Learning to Walk

(This post was written by Paul Norris, a senior student at Vermont Aikido.)

Walking has been described as a process of continually losing your balance and catching it again. We’re used to doing that, so it doesn’t feel as vulnerable and out-of-control as it sounds. Even running, which basically consists of keeping yourself so off-balance that you’re constantly falling forward, feels familiar and relatively safe. Most of us don’t remember learning to walk, but it’s a difficult skill to master, with a steep learning curve, frequent unanticipated catastrophes, scraped knees and tears.

Aikidō feels to me like learning to walk. It’s frustrating and humbling: it looks so effortless, and it’s so difficult to do. It’s counter-intuitive in many ways, so that I often feel like I’m fighting myself and my body’s familiar patterns. It involves working with partners who are grabbing me or trying to hit me, throw me or poke me with a wooden stick. And although I frequently explain to people that I’m pretty confident I could use my training in an actual fight, by keeping my head long enough to run away, in the dōjō you’re not technically supposed to run away from your uke.

There are moments when it all works: when I feel balanced and centered and able to blend with uke’s attack and re-direct it, effortlessly and spontaneously. I’m not sure these moments become more frequent or consistent or predictable with time – but maybe it’s just that I’m seeing more and more deeply into the limitations of my technique. I do seem to make fewer bone-headed mistakes, and I’ve been able to work on some of the deeper aspects of Aikidō: maintaining good posture, connecting with my ukes rather than just trying to throw them. But the training is still difficult and challenging.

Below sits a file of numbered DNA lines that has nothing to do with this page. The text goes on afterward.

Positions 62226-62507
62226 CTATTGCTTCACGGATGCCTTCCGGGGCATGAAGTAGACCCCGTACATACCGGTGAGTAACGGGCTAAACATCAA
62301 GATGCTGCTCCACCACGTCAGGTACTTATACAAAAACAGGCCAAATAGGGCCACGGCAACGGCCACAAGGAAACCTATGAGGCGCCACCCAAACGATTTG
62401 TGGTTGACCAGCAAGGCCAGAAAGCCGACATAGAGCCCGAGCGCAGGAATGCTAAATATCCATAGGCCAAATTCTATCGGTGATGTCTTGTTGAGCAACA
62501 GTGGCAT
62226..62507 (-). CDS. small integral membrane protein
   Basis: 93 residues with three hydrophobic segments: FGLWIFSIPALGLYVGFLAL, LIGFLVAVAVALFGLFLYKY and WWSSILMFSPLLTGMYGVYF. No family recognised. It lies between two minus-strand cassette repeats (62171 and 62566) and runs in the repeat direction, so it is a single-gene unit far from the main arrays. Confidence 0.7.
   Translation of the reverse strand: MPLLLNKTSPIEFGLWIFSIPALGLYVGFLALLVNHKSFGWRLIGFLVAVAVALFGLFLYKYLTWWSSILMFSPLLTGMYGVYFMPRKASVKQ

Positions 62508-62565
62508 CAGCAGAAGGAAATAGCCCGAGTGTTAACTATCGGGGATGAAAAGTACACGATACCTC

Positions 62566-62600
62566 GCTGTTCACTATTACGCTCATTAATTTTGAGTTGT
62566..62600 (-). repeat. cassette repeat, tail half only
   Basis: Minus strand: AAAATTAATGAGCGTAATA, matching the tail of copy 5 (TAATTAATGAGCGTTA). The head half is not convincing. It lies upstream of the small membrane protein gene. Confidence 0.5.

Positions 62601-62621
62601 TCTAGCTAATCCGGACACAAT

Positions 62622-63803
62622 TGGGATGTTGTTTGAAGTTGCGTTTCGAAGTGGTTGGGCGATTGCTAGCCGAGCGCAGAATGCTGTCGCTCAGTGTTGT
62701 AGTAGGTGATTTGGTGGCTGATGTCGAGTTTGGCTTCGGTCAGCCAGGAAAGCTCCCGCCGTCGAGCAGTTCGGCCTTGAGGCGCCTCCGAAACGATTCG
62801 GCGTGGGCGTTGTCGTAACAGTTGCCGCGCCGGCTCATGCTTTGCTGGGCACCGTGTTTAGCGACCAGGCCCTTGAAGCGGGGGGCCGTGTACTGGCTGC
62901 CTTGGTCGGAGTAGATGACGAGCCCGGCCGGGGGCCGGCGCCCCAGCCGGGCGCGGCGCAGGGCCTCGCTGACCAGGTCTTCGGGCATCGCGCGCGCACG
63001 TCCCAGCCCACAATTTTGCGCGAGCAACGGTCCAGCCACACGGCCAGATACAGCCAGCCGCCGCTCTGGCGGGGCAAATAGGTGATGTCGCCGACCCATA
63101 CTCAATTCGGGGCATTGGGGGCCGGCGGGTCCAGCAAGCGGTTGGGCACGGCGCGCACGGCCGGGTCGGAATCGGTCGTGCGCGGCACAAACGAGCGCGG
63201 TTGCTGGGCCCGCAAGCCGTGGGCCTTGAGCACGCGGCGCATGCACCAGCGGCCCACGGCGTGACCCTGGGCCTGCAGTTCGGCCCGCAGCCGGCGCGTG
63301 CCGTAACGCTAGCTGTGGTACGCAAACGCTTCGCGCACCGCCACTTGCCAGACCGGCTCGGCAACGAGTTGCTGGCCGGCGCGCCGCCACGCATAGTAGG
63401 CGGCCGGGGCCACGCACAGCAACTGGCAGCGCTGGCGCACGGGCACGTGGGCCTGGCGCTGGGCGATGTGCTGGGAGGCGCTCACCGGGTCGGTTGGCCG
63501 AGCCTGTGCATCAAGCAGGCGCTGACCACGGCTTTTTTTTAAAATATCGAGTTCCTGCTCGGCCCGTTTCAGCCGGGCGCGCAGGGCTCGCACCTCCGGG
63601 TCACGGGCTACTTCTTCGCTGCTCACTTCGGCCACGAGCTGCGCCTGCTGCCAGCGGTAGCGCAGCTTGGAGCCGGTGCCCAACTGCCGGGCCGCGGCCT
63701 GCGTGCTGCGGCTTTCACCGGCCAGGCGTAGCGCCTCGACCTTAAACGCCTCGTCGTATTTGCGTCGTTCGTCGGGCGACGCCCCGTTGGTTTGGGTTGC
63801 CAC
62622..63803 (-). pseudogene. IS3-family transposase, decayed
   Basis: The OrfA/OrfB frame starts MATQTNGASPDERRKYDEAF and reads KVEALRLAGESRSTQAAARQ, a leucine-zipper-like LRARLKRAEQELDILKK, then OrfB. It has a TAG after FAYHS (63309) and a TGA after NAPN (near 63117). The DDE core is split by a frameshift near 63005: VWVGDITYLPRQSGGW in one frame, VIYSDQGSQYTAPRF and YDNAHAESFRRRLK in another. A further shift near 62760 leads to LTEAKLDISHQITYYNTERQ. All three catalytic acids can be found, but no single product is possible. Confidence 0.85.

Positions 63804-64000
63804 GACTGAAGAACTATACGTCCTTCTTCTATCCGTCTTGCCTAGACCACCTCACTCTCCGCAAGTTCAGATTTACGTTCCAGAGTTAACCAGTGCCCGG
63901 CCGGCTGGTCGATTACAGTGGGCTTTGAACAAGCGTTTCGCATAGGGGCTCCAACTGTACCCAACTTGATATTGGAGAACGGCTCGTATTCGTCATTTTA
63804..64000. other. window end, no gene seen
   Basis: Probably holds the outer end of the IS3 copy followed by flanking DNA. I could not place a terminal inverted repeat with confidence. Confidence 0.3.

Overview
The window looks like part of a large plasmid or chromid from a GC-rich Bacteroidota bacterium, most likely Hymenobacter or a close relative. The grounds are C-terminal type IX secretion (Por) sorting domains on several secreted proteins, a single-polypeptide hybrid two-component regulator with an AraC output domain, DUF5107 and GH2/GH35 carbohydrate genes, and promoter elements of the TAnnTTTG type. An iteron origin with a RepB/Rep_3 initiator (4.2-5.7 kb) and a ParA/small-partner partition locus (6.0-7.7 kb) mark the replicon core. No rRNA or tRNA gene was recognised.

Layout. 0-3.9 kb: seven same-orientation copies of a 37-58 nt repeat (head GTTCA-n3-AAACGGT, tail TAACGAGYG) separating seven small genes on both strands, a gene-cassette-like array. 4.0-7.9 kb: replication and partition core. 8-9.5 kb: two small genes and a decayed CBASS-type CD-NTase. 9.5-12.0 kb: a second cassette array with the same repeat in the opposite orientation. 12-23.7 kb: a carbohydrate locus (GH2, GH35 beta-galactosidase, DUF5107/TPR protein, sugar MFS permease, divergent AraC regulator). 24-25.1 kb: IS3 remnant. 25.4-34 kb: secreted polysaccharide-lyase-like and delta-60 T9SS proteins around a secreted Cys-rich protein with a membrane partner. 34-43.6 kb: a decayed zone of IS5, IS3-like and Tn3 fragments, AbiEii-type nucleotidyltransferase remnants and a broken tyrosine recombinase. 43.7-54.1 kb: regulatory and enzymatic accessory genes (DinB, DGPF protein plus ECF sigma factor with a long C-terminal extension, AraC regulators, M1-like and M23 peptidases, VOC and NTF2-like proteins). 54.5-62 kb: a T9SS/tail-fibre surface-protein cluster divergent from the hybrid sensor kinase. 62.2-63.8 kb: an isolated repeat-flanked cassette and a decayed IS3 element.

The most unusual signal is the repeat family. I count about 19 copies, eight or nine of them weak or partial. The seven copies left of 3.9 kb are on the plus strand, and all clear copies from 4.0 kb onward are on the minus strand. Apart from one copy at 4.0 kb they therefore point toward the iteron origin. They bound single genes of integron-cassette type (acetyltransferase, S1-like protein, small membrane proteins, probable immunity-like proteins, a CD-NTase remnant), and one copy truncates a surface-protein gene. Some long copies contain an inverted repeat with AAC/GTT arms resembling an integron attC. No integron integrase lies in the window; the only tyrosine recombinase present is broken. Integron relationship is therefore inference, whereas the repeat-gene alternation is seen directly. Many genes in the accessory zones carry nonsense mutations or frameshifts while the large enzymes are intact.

I would love to master the art of Aikidō: at peace with myself and the world, fearless and enlightened, free forever of any embarrassment. No more need to be patient with myself or my partners, struggling to deal with my imperfections. But one of the joys and frustrations of training is the chance to see that it’s precisely my attachment to this unattainable goal that makes me lose my center, trying to muscle my partners into submission, gloating when I succeed in throwing someone and gritting my teeth when I fail.

In other words, continually losing my balance. Isn’t that what I really want to learn how to do? In the dōjō, but also in my life. I don’t study Aikidō for combat effectiveness: I’m not a good fighter. I lose my temper too easily, and I’m afraid of getting hurt. But if Aikidō is about being in harmony with the universe, does it make any sense to pursue a dream of unchanging balance? Training in Aikidō gives me a path to follow that leads me forward. Losing my balance on that path is part of walking it. Recovering my balance is the other part: acknowledging that I’m who I am, doing what I can do. No more and no less.

1 thought on “Learning to Walk

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